Federal child nutrition programs provide 30 million lunches and 13.5 million breakfasts to students each school day. The School Nutrition Association (SNA) represents more than 55,000 school nutrition professionals on the frontline, serving students and managing school meal programs that help students thrive academically. As Congress considers Child Nutrition Reauthorization 2015, SNA members look forward to sharing their expertise and commitment to these key principles:
- ensure students have access to nutritious, appetizing meals;
- promote healthy school environments;
- simplify regulations and provide flexibility to maximize efficiency and ease administrative burdens; and
- restore financial sustainability of meal programs, which operate independent of school district budgets.
In addition, SNA advocates for the following actions:
1. Increase the per meal reimbursement for school breakfast and lunch by 35 cents to ensure School Food Authorities (SFAs) can afford to meet federal requirements. Prior to implementation of any new legislation and regulations, Congress should provide full funding to cover all related costs identified through economic analysis.
2. Maintain the Target 1 sodium level reductions and suspend implementation of further targets. The Institute of Medicine warned that "reducing the sodium content of school meals as specified and in a way that is well accepted by students will present major challenges and may not be possible." (School Meals: Building Blocks for Healthy Children)
3. Grant individual SFAs the authority to decide whether students are required to take a fruit or vegetable as part of a reimbursable meal. SNA supports offering a greater variety and quantity of fruits and vegetables; however, the requirement that a student must take a ½ cup fruit or vegetable with every breakfast and lunch has increased waste and costs, thus limiting funds for menu enhancements for their programs. SFAs know best whether this mandate has been beneficial or detrimental and should be allowed to decide whether students are required to take a fruit or vegetable with each meal.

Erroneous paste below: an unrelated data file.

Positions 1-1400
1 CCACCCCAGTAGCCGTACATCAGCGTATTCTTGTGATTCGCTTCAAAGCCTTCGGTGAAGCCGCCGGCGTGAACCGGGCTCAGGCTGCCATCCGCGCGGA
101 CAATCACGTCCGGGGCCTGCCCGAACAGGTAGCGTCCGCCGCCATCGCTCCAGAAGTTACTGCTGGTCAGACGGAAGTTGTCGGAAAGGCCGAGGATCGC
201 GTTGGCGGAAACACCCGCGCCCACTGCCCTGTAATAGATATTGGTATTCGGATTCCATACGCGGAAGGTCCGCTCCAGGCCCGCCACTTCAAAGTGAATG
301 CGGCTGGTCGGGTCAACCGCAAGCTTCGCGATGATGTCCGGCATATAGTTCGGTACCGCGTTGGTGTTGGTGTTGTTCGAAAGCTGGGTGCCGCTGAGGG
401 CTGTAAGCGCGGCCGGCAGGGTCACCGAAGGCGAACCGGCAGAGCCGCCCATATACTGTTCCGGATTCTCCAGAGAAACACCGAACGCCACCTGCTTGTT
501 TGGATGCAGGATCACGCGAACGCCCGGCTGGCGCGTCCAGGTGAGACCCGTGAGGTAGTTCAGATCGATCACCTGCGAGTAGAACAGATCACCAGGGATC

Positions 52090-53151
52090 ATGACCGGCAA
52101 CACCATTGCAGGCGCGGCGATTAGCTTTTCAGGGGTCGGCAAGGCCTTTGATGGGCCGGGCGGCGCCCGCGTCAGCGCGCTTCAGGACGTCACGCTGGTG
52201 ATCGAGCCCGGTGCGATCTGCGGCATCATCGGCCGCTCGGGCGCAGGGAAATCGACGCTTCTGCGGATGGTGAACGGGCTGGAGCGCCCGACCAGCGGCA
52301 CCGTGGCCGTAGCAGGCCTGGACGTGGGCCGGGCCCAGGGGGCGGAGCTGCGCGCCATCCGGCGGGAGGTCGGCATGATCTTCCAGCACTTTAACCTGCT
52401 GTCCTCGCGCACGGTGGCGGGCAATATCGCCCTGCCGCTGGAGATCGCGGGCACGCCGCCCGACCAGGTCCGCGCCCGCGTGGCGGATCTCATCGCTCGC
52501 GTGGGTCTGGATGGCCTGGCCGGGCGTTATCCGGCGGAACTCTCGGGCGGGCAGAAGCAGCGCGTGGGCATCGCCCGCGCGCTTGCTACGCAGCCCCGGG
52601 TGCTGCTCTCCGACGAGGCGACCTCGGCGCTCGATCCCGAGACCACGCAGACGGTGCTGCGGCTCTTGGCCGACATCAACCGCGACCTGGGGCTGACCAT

4. Restore the initial requirement that at least half of grains offered through school lunch and breakfast programs be whole grain rich. The current mandate that all grains offered be whole grain rich has increased waste and cost, while contributing to the decline in student lunch participation. Students are eating more whole grain breads and buns, but schools are struggling with limited availability of specialty whole grain items and regional preferences for certain refined grains such as bagels or tortillas.
5. Allow all food items that are permitted to be served as part of a reimbursable meal to be sold at any time as an a la carte item. The Smart Snacks in School rule has forced schools to take many healthy school meal options off a la carte menus, unnecessarily limiting student choices and reducing revenue for school meal programs.
6. Modify Section 205, Paid Lunch Equity of the Healthy, Hunger-Free Kids Act, by exempting SFAs that had a positive fund balance at the end of the previous school year. Section 205 currently mandates that many SFAs increase their paid lunch prices regardless of the program’s financial solvency.
7. Provide program simplification. As Congress drafts and USDA implements 2015 Child Nutrition Reauthorization, prompt action must be taken to simplify child nutrition programs and ease administrative burdens on SFAs and State Agencies. The overwhelming complexity of program regulations and administrative requirements is unnecessarily hindering efforts to better serve students.